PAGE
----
Publication Date

April 2018


Joseph Coolon


Molecular Biology&Biochemistry


English (United States)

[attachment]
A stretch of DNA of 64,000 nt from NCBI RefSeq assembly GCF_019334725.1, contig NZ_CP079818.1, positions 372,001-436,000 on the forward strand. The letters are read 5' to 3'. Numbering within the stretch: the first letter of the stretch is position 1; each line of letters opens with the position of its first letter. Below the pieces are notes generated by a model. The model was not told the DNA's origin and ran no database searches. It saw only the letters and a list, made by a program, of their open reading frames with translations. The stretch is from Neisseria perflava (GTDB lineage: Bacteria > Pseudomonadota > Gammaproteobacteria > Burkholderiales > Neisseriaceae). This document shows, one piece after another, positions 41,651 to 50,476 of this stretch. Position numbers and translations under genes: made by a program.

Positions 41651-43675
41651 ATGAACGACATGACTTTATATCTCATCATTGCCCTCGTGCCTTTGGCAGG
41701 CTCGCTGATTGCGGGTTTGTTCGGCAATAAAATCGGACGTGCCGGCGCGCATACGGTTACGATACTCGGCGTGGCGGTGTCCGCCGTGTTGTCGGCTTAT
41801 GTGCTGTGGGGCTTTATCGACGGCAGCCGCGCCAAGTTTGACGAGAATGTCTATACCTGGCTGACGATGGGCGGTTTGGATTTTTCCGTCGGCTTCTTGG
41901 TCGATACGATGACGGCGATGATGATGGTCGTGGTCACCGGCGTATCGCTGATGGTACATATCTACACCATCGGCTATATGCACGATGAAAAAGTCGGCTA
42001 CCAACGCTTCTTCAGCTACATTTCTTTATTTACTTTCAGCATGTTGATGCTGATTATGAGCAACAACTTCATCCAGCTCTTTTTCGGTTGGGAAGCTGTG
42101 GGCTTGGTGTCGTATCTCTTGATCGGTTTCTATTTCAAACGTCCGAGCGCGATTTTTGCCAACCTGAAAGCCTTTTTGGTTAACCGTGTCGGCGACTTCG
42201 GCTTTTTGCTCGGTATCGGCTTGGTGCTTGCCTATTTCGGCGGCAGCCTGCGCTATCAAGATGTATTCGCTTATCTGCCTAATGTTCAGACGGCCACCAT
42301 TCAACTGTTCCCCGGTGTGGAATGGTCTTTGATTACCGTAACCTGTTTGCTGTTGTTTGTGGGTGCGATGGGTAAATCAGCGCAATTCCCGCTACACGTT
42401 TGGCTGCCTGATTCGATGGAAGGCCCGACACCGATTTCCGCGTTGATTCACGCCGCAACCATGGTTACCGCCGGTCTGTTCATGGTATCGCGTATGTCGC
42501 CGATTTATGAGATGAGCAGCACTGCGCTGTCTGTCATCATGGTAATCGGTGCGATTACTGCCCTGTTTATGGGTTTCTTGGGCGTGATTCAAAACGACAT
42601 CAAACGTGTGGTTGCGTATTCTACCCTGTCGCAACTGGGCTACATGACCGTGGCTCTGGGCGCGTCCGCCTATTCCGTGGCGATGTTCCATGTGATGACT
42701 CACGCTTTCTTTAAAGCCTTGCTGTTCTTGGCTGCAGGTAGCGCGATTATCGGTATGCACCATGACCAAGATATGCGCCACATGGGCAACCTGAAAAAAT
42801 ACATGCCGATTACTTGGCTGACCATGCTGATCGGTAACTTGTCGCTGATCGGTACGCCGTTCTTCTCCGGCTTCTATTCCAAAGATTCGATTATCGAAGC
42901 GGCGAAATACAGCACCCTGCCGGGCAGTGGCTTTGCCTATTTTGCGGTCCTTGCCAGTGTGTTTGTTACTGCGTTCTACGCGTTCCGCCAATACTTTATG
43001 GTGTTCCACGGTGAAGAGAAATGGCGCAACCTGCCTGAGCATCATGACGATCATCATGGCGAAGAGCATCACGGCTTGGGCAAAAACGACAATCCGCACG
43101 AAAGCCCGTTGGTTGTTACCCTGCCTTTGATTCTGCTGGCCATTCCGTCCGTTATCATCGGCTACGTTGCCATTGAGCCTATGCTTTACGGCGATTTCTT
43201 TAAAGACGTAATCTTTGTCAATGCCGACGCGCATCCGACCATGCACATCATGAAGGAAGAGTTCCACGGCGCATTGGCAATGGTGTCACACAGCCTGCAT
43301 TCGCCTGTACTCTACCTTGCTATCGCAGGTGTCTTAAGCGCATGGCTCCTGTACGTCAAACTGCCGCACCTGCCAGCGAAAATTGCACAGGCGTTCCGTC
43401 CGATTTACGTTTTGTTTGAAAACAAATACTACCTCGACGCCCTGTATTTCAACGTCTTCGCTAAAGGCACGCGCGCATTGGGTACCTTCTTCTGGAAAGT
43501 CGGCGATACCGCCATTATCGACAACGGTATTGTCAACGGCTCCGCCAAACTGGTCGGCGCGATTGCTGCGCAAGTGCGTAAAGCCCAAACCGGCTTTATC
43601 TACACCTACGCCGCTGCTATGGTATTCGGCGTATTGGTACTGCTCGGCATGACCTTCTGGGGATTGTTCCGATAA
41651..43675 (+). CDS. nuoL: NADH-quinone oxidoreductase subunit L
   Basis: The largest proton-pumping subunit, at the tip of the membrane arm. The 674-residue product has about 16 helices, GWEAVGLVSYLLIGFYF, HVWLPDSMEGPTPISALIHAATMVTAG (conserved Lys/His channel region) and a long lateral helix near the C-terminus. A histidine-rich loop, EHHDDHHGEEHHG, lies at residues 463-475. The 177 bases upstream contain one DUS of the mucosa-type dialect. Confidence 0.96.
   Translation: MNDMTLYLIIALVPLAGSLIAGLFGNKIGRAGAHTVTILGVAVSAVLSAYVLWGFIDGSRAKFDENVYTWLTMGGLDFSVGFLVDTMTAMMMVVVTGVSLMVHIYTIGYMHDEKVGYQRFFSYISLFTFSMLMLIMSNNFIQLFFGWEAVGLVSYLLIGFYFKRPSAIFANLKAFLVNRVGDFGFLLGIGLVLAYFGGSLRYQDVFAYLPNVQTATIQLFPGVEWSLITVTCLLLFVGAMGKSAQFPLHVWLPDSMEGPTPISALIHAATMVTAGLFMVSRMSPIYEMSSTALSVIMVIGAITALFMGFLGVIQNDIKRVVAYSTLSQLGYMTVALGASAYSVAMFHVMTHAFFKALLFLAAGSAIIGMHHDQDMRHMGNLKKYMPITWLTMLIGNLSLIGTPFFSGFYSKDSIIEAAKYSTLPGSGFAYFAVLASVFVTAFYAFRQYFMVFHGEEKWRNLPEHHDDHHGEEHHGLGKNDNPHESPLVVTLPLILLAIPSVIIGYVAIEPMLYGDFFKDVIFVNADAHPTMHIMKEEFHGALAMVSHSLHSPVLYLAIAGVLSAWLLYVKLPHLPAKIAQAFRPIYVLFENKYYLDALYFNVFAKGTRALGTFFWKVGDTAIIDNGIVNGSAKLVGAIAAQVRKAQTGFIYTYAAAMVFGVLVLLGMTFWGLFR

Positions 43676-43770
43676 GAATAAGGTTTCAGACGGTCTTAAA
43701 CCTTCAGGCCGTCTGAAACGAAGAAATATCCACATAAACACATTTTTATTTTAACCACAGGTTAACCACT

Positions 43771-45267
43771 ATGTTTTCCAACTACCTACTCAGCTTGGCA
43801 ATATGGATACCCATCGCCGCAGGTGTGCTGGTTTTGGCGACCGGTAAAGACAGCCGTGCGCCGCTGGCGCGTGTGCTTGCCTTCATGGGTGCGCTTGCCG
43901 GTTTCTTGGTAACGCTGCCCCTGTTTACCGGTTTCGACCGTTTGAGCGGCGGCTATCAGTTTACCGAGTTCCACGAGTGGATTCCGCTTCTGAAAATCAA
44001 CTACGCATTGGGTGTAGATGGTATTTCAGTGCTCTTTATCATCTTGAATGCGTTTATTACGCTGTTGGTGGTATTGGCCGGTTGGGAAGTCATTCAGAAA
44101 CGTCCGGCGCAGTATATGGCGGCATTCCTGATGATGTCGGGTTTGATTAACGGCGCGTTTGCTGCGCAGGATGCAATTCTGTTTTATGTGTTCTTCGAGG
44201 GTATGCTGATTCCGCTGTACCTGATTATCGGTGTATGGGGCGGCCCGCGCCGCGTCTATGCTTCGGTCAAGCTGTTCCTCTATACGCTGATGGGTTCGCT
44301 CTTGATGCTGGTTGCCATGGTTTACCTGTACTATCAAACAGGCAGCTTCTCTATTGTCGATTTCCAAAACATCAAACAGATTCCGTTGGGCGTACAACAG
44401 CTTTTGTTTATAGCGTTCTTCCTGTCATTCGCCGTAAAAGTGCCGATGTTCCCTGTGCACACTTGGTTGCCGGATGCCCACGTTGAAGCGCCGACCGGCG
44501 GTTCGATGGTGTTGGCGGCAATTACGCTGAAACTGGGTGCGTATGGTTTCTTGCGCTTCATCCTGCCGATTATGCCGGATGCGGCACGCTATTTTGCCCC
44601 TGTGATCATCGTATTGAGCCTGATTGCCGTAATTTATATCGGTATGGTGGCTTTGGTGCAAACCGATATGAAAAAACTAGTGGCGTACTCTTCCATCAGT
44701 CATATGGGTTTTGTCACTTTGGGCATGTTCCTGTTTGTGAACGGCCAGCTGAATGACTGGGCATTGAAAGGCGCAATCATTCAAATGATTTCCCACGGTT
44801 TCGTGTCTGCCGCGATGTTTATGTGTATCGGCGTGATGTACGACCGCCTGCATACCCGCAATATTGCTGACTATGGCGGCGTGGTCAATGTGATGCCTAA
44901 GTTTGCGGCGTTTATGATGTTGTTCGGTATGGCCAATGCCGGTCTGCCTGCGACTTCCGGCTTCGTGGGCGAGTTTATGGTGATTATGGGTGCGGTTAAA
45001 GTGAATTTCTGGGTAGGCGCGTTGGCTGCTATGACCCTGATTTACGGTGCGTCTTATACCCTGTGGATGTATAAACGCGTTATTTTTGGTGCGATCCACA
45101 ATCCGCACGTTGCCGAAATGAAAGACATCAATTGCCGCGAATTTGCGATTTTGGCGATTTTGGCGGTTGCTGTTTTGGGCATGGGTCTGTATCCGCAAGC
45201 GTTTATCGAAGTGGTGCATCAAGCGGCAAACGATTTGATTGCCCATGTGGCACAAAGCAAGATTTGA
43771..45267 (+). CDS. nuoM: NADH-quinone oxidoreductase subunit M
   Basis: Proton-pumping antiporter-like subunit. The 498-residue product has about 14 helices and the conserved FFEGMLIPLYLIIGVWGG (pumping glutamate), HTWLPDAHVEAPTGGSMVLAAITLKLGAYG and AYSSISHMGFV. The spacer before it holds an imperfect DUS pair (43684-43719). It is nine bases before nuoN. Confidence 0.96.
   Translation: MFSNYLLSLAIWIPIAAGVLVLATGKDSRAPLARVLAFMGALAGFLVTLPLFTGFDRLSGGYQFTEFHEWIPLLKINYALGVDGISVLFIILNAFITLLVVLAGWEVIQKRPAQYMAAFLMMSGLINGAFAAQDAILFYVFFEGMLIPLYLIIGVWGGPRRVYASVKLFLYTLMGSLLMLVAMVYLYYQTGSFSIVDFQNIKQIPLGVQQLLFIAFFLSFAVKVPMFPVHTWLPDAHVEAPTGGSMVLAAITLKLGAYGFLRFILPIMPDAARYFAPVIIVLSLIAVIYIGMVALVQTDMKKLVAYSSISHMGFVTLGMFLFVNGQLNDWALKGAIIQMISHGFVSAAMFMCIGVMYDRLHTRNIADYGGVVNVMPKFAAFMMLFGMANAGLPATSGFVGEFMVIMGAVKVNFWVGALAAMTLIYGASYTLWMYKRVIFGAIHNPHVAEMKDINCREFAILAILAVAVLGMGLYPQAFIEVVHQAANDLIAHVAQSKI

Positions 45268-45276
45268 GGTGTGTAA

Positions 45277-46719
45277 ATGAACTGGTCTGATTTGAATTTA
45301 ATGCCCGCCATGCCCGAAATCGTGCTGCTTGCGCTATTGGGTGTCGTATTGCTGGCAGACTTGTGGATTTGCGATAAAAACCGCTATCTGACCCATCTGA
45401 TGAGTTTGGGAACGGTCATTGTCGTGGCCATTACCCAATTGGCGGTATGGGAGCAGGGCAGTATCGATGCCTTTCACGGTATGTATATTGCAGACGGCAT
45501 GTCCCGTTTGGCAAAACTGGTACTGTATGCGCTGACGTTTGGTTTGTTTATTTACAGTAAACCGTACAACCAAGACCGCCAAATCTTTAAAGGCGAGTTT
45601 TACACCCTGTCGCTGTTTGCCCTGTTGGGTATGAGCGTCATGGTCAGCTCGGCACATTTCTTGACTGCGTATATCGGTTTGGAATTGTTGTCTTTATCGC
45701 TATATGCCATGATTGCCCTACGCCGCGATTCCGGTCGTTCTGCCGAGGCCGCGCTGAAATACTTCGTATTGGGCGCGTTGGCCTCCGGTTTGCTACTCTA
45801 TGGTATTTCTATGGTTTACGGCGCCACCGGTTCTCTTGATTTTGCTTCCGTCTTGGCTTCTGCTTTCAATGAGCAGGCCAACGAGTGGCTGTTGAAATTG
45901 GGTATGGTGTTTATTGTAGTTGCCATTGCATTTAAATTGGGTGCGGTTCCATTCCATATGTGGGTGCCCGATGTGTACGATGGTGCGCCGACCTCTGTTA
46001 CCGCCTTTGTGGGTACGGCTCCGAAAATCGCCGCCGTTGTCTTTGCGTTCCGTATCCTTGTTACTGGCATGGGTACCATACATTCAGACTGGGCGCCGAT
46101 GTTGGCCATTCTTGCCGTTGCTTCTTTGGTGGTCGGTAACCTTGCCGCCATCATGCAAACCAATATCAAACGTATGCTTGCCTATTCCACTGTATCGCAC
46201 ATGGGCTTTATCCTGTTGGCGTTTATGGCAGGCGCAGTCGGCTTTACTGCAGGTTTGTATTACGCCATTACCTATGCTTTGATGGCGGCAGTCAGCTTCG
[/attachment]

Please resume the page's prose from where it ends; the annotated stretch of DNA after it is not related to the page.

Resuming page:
In the 1990s and the first decade of the 2000s, much of molecular genetic research focused on genome sequencing. Now, in the post-genome era, inquiry has shifted to attempting to understand how these genes are expressed and how they are regulated. In Saccharomyces cerevisiae, the Repressor Activator Protein 1 (Rap1) transcription factor (TF) binds to 5% of the genome (Lieb et al. 2001) and is thought to be a major regulator of gene expression. In an effort to expand our understanding of genetic regulatory networks and the specific roles of the Rap1 protein, we analyzed RNA-seq data generated from assays done in yeast on the Rap1 TF. Other less high-through put experiments have been done to study where Rap1 binds in the genome and the protein?s effects at specific loci, but a genome-wide expression study had yet to be performed. Additionally, because the protein is essential for cell viability, no group has been able to examine what happens to downstream gene expression when Rap1 is knocked out. We devised a way to titrate the expression of the RAP1 gene by using a tet-titratable promoter, allowing us to examine the downstream effects of decreasing expression of RAP1 using genome-wide RNA-seq. The previous research indicates that Rap1 plays a significant regulatory role at telomere-proximal genes, silent mating loci genes, glycolytic genes and ribosomal protein genes. Our objectives were to assess gene expression patterns at these sites and across the genome that emerge as a consequence of altered TF expression levels. Overall, we found that Rap1 plays a significant role in activating the ribosomal protein genes, but it may not be as significant a regulator of glycolytic genes, telomere-proximal genes and silent mating loci genes as previously thought.

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